chalkboard sxchu_ywel

Let’s say that you were some sort of tutor or instructor. It could be tennis, golf, keyboarding, chess, ballroom dancing, whatever. Which student do you think it would easier to teach:

  • A student who had never tried that skill before, or
  • A student who had been taught, but was taught the wrong way for years and years?

My guess is that the former would be an easier student. Have you ever tried to correct a bad golf swing? Or tried to explain proper typing to someone who hunt-and-pecked for decades? It’s frustrating for both the teacher and the student.

But when you talk with educators and experts who have worked in high-poverty areas, you face the same challenges. You get a child when he is 6 or 10 or 16 years old, already having learned certain “life skills” (but not skills like you and I would call them) over the years, and you expect change over 9 months, with just a few hours per week? Not going to happen.

Old Adages Are True, Sometimes

You know the saying, “Practice makes perfect.” Coaches and teachers and parents use it all the time when telling kids to repeat drills over and over and over. Well, it’s sorta true. A better saying would be, “Whatever way you keep practicing, you get better at doing that way.” Any coach will tell you that a sloppy week of practices will lead to sloppy game.

brain3 artofmanliness 13JanWhat about “You can’t teach an old dog new tricks”? This one is mostly true. Of course, people learn new skills all the time. But our brains are more efficient in becoming better at what we already know, as opposed to learning new concepts and talents. (If you want to learn more about this, I highly recommend many books by Marcus Buckingham. A good book with which to start is Now, Discover Your Strengths.)

How the brain functions and becomes better at skills is true whether it’s:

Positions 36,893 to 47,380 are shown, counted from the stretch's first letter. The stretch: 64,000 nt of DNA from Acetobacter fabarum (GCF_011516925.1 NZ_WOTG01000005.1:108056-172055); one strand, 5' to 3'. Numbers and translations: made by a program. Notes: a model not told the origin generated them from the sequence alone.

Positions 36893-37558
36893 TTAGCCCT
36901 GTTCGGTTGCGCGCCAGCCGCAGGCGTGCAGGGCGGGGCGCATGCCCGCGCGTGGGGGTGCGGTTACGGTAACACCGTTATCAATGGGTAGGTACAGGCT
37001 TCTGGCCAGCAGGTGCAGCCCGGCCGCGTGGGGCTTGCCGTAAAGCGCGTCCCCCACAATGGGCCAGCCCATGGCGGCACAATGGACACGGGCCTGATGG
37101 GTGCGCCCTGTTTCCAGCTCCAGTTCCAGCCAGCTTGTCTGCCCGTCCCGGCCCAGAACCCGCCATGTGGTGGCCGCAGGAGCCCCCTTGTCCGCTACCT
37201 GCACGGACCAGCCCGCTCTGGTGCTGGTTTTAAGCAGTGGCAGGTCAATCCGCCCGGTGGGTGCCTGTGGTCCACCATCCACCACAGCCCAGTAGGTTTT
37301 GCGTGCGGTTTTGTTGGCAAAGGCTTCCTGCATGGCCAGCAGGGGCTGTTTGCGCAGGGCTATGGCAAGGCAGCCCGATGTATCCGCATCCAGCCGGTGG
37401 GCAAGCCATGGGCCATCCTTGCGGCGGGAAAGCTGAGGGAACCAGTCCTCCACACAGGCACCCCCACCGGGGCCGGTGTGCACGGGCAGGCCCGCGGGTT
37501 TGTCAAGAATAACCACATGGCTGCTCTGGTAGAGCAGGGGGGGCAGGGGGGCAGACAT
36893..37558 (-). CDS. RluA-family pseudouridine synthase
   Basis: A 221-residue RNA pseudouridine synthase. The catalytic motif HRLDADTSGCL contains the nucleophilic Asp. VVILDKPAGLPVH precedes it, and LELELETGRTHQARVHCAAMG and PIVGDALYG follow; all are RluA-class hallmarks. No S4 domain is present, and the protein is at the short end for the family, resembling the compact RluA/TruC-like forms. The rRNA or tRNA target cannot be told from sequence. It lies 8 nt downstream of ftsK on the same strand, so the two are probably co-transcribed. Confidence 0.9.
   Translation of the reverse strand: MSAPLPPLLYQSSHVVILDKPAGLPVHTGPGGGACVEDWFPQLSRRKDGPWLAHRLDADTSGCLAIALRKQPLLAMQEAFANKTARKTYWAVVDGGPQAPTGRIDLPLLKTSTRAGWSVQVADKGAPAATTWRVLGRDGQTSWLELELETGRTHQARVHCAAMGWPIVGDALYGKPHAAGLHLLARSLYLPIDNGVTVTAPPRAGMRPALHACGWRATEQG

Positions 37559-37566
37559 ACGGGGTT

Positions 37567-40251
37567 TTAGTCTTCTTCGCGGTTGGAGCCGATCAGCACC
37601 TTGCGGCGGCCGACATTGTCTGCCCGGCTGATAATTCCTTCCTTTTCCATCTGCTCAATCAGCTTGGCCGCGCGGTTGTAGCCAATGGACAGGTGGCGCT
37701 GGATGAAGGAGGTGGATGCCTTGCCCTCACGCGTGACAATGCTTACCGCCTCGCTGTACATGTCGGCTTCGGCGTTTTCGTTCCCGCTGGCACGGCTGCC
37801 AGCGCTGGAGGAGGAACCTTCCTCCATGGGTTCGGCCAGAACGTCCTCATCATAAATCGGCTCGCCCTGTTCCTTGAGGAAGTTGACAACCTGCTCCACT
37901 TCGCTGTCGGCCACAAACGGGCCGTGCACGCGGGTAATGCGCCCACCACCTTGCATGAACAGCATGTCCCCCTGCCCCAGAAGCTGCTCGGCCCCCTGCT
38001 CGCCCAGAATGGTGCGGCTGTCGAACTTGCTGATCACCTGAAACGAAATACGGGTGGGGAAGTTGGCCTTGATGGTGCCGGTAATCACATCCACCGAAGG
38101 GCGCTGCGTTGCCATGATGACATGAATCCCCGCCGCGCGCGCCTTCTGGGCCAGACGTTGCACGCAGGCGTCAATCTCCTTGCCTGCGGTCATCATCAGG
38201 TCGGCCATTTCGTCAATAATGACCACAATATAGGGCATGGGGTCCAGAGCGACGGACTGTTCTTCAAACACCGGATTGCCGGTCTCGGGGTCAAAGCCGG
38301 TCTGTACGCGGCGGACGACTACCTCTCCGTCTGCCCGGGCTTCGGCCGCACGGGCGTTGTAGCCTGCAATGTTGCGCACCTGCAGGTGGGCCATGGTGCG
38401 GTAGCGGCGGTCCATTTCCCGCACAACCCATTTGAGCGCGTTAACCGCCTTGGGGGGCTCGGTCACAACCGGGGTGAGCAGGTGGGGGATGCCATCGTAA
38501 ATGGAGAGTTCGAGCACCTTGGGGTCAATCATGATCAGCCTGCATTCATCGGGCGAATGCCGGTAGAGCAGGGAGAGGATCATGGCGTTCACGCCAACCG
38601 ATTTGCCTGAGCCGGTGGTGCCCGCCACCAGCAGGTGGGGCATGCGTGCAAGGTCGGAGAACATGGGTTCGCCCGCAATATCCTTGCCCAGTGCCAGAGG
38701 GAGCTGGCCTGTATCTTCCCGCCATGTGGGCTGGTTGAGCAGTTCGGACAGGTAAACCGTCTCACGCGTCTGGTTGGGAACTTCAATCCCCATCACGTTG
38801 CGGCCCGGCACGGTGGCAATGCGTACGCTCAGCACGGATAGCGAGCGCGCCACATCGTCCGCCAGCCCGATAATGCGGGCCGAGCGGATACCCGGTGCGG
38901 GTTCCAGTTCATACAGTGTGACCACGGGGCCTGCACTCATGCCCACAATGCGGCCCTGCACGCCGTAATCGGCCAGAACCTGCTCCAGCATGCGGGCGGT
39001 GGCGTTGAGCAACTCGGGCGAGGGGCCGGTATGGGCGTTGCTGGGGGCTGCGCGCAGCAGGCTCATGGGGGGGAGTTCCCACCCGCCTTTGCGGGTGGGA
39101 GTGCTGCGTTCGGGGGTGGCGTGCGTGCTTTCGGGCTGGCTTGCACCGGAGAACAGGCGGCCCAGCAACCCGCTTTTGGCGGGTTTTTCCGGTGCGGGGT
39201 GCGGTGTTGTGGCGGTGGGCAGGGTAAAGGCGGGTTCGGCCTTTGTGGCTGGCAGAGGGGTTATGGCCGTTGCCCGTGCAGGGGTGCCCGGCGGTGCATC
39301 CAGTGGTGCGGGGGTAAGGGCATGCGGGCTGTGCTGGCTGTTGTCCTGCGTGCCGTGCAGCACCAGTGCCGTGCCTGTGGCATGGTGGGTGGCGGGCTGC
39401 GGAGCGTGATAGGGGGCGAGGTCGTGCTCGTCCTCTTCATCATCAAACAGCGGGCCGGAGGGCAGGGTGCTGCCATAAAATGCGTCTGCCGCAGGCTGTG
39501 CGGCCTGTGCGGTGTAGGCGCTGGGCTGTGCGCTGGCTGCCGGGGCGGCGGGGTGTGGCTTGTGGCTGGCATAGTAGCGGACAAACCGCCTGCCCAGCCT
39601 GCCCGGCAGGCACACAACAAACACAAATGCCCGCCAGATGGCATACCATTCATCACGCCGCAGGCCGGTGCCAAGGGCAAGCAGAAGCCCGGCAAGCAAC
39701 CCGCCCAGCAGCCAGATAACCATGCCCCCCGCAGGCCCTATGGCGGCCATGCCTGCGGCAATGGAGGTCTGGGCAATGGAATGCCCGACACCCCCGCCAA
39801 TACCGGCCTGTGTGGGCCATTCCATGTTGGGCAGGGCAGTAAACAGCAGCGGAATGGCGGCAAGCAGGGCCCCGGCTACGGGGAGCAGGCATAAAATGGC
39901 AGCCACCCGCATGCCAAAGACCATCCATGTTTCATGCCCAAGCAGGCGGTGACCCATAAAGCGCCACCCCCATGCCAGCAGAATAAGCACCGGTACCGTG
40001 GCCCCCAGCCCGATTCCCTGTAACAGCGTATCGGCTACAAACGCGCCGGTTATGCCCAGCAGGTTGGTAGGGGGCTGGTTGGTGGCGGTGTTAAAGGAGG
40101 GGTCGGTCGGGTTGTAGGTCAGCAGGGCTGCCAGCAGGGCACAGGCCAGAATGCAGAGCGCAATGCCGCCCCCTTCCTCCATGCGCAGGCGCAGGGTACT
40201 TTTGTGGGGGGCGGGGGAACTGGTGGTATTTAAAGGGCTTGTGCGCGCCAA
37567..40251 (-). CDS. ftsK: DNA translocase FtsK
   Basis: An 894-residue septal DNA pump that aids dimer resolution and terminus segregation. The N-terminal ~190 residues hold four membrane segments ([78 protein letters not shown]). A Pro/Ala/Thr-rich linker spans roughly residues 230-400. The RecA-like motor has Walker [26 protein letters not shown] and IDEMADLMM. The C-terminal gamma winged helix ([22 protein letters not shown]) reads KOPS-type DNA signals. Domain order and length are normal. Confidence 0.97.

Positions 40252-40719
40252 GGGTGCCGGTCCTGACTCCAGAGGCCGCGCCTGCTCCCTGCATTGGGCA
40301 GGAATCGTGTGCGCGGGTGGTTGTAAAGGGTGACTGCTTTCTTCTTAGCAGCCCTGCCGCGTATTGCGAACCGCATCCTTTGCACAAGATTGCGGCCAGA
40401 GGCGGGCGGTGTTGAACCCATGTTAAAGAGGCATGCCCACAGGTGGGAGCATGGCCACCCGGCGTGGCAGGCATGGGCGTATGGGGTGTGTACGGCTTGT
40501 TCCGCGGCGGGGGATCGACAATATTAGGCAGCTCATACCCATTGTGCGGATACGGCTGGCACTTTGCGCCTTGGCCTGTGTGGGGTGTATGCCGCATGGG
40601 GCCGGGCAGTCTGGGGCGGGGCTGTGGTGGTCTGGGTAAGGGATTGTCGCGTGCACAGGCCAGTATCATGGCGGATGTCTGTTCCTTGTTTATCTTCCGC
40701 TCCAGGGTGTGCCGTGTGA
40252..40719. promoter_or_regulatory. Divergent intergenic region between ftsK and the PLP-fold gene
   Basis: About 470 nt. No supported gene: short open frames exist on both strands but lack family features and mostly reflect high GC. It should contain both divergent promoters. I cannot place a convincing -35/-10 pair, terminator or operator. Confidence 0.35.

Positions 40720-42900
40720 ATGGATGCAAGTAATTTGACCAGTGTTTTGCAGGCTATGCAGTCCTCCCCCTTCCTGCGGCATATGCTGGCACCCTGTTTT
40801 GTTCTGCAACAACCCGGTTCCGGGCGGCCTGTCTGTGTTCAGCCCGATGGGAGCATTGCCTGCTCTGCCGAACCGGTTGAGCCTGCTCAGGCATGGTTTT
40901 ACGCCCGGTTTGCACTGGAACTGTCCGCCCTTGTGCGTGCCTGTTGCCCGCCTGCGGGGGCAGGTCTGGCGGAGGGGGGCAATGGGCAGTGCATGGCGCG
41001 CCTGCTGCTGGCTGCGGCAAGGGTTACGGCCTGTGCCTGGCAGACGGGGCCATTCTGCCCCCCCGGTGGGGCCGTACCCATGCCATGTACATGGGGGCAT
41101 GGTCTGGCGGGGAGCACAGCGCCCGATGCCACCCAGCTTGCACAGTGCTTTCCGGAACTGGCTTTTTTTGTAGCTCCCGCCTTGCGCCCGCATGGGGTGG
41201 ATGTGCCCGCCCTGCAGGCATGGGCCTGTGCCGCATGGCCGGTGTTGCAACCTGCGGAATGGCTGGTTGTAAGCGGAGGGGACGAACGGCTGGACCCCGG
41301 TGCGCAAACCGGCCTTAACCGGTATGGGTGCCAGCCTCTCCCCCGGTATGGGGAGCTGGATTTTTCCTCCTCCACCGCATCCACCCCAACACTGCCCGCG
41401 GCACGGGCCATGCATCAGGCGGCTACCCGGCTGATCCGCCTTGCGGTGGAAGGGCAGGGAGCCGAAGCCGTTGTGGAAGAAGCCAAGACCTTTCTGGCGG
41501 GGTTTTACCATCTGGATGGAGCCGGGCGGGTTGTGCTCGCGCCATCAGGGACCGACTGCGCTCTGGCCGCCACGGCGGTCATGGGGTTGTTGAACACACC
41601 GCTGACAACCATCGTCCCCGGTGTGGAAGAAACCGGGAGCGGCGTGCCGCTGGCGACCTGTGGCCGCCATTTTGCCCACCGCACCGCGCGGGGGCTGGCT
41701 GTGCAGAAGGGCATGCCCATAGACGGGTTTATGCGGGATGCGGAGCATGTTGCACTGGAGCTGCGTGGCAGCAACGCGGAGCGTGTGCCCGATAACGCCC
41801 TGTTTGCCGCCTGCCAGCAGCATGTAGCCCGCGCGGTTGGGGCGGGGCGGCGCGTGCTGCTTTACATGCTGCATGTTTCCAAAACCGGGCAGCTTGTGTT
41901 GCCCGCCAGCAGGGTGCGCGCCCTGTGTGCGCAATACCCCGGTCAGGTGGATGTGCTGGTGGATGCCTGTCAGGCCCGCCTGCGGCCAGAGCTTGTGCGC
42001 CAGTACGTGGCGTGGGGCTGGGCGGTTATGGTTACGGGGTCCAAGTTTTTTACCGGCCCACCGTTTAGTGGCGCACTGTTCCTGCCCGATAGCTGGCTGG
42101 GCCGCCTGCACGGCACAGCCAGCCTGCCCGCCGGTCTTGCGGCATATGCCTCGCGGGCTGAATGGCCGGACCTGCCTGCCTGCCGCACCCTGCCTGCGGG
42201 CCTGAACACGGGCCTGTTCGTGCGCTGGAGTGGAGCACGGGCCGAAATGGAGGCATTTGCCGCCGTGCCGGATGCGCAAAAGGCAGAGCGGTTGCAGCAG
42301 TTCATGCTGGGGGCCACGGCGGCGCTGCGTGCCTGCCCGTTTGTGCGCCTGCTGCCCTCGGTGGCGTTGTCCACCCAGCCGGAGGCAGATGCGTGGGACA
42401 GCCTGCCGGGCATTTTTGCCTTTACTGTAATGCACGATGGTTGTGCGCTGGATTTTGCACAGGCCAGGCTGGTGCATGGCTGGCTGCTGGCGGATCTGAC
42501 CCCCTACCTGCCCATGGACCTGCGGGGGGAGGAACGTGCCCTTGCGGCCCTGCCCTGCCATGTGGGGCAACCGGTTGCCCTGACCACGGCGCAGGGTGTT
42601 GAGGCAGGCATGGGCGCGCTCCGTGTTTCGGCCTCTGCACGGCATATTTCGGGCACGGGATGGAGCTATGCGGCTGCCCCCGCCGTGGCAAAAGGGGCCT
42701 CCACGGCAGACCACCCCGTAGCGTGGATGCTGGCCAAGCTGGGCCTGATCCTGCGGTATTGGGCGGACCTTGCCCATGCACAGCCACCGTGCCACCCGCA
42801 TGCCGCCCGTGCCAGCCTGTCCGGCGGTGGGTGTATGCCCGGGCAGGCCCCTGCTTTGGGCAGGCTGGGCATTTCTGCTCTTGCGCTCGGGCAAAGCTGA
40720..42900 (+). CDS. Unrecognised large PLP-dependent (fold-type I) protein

• active reinforcement, such as being taught by a teacher, coach, or friend;
  • passive reinforcement, such as being on the receiving end of abuse or neglect; or
  • unspoken reinforcement, such as the unwritten rules needed to survive on the street.

As you can learn from this post by The Art of Manliness, the adolescent and teenage brain is ripe for learning. It’s just a matter of what behaviors are being imprinted on that brain.

A Word on Abuse and Trauma

Many children growing up in poverty are exposed to years and years of conditions that those of us in the middle class cannot fathom. We’ve all heard of the connection between childhood trauma and violence as adults. But scientists are beginning to learn the connection, that childhood trauma actually changes the structure of the brain, which can have a lifelong effect on behavior.

And, as I noted in Cuddling Is Good for Your Child’s Brain, it is not merely intentional abuse that affects the brain. A lack of nurturing can have the same negative results.

Now What Do We Do?

Recognizing that futility of trying to rewire the brain of a child (and especially of a teenager), what should we do? Is there hope?

Yes! But the path forward for that child is not telling him that everything he knows is completely wrong. First of all, he’ll likely become discouraged and exasperated. Secondly, saying that is a subtle way (however unintentional) of dishonoring his mom (or grandparents, or aunt, or whoever raised him). We must empower parents, not isolate them.

What we have to do is show them that they have options, and they have the ability to make a choice. Most children in poverty do not grow up with an understanding that they have many choices in life. They have narrow perspectives on life.

Help them understand that they do have choices, and help them understand the end result of those choices. Do not underestimate the need to empower them with this knowledge.

We probably can’t get youth to unlearn every negative “skill” they have been taught in their lives. But we can direct them to a better path forward.

Related Links:

**image courtesy of ywel via sxc.hu


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2 responses to “Un-Learning”

  1. Karen Heath Allen says :

    All the more reason for teaching, reteaching, and reinforcing appropriate behaviors and not falling back on the “but she is seven years old, she should know how to XXX by now!” excuse and acknowledge students for the things they are doing well. Great points about trauma and brain development.

    • joeyespinosa says :

      Ugh. I keep finding myself doing that, thinking, “I can’t believe he/she doesn’t know this!” You’re right. I need to focus on what they are doing well, and PATIENTLY help them make better choices.

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